Yoga Sūtras with Vedānta Commentaries I-39-40


यथाभिमतध्यानाद्वा ॥३९॥

yathā-abhimata-dhyānād-vā ||39||

Or by fixing the mind upon any divine form or symbol that appeals to one as good.

One of the most attractive characteristics of Patañjali’s philosophy is its breath of vision, its universality. There is no attempt here to impose any particular cult upon the light of his presence—no matter how dimly it shines through the layers of our ignorance—that we fashion our own pictures and symbols of goodness and project them upon the outside world. Every such picture, symbol, or idea is holy, if it is conceived in sincerity. It may be crude and childish, it may not appeal to others; that is unimportant. All-important is our attitude toward it. Whatever we truly and purely worship, we make sacred.

Therefore, we should always feel reverence for the religions of others, and beware of bigotry. At the same time, however— as has been remarked above in reference to aphorism 32—we must limit ourselves to one way of seeking and keep to that; otherwise we shall waste all our energies in mere spiritual "window-shopping." We can find nothing in a shrine or a place of pilgrimage if we bring nothing into it, and we must never forget, in the external practice of a cult, that, though the Reality is everywhere, we can only make contact with it in our own hearts.

As the great Hindu saint Kabir says in one of his most famous poems,

I laugh when I hear that the fish
in the water is thirsty.
You wander restlesly from forest
to forest while the Reality
is within your own dwelling.
The truth is here! Go where you will—
to Benares or to Mathura;
until you have found God
in your own soul, the whole world
will seem meaningless to you.

परमाणु परममहत्त्वान्तोऽस्य वशीकारः ॥४०॥

paramāṇu parama-mahattva-anto-'sya vaśīkāraḥ ||40||

The mind of a yogi can concentrate upon any object of any size, from the atomic to the infinitely great.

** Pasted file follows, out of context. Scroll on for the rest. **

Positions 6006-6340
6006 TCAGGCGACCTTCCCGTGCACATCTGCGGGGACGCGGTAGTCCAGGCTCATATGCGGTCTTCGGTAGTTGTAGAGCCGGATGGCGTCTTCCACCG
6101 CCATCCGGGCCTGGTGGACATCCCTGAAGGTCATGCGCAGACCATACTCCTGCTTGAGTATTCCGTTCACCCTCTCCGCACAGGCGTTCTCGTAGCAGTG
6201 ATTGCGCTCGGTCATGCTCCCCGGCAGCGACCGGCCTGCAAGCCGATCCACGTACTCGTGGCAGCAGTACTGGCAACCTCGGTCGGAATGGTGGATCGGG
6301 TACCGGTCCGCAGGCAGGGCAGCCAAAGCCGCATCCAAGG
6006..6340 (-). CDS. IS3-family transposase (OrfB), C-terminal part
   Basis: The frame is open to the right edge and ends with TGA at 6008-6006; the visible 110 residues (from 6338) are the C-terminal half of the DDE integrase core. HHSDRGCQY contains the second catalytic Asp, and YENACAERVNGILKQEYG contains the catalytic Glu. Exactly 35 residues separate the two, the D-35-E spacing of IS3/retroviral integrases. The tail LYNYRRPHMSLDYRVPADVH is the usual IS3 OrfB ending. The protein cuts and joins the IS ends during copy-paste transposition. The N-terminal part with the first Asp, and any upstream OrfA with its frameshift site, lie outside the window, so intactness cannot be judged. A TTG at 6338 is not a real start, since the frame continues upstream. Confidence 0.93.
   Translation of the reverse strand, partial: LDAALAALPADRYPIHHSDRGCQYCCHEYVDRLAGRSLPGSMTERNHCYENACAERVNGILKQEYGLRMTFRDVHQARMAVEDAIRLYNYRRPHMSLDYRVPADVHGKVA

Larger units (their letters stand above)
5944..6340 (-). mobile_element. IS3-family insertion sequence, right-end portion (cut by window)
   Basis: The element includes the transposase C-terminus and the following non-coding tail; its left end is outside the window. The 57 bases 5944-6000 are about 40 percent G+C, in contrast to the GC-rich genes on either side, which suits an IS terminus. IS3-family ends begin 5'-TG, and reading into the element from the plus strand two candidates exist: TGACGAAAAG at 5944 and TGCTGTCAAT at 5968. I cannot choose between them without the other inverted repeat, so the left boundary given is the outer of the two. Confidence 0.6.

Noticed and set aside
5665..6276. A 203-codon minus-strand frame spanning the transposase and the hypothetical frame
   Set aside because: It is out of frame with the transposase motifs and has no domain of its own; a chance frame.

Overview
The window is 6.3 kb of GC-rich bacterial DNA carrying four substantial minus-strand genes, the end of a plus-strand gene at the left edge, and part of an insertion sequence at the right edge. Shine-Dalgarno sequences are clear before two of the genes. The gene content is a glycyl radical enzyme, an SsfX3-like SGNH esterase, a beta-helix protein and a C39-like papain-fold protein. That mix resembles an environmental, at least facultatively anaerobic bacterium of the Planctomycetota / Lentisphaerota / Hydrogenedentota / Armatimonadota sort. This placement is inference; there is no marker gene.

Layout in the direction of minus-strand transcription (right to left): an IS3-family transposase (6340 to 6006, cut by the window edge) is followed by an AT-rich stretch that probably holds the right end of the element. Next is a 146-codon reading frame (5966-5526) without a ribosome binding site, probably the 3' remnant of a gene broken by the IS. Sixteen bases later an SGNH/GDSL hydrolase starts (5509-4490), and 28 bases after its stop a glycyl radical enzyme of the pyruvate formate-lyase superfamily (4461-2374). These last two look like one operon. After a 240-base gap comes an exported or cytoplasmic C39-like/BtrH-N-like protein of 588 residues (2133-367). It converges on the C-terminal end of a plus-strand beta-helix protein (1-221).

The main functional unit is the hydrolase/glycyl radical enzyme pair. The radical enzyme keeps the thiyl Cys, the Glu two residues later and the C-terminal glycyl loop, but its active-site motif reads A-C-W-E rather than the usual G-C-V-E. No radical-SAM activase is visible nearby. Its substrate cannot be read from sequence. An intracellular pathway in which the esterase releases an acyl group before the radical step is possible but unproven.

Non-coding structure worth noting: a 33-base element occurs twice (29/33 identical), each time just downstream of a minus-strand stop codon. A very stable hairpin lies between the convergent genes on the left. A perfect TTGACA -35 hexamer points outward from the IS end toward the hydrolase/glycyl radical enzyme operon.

"A yogi," here, does not merely mean "one who practises yoga," but one who has already achieved the power of undivided ("one-pointed") concentration. This power can, of course, only be achieved through complete self-mastery. When a spiritual aspirant begins to practise concentration, he meets all sorts of distractions. You never realize how much junk you have in the house until you start to clear out the attic and the cellar. You never realize how much rubbish has accumulated in the subconscious region of your mind, until you make the attempt to concentrate. Many beginners therefore become discouraged. "Before I started to practise concentration," they say, "my mind seemed fairly clean and calm. Now it's disturbed and full of dirty thoughts. It disgusts me. I'd no idea I was that bad! And surely I'm getting worse, not better!" They are wrong, of course. The very fact that they have undertaken a mental housecleaning, and stirred up all this mess, means that they have taken a step in the right direction. As for the calmness which they imagine they have hitherto experienced, it was nothing but apathy—the stillness of a pool which is choked with mud. To the casual observer, sloth and serenity—tamas and sattva—may sometimes look alike. But to pass from the one to the other, we have to go through the violent disturbance of active effort—the phase of rajas. The casual observer, watching our struggles and our distress, may say: "He used to be much easier to get along with. I liked him better the way he was. Religion doesn't seem to agree with him." We must not mind that. We must continue our struggle, with all its temporary humiliations, until we reach that self-mastery, that one-pointedness of concentration, of which Patañjali speaks.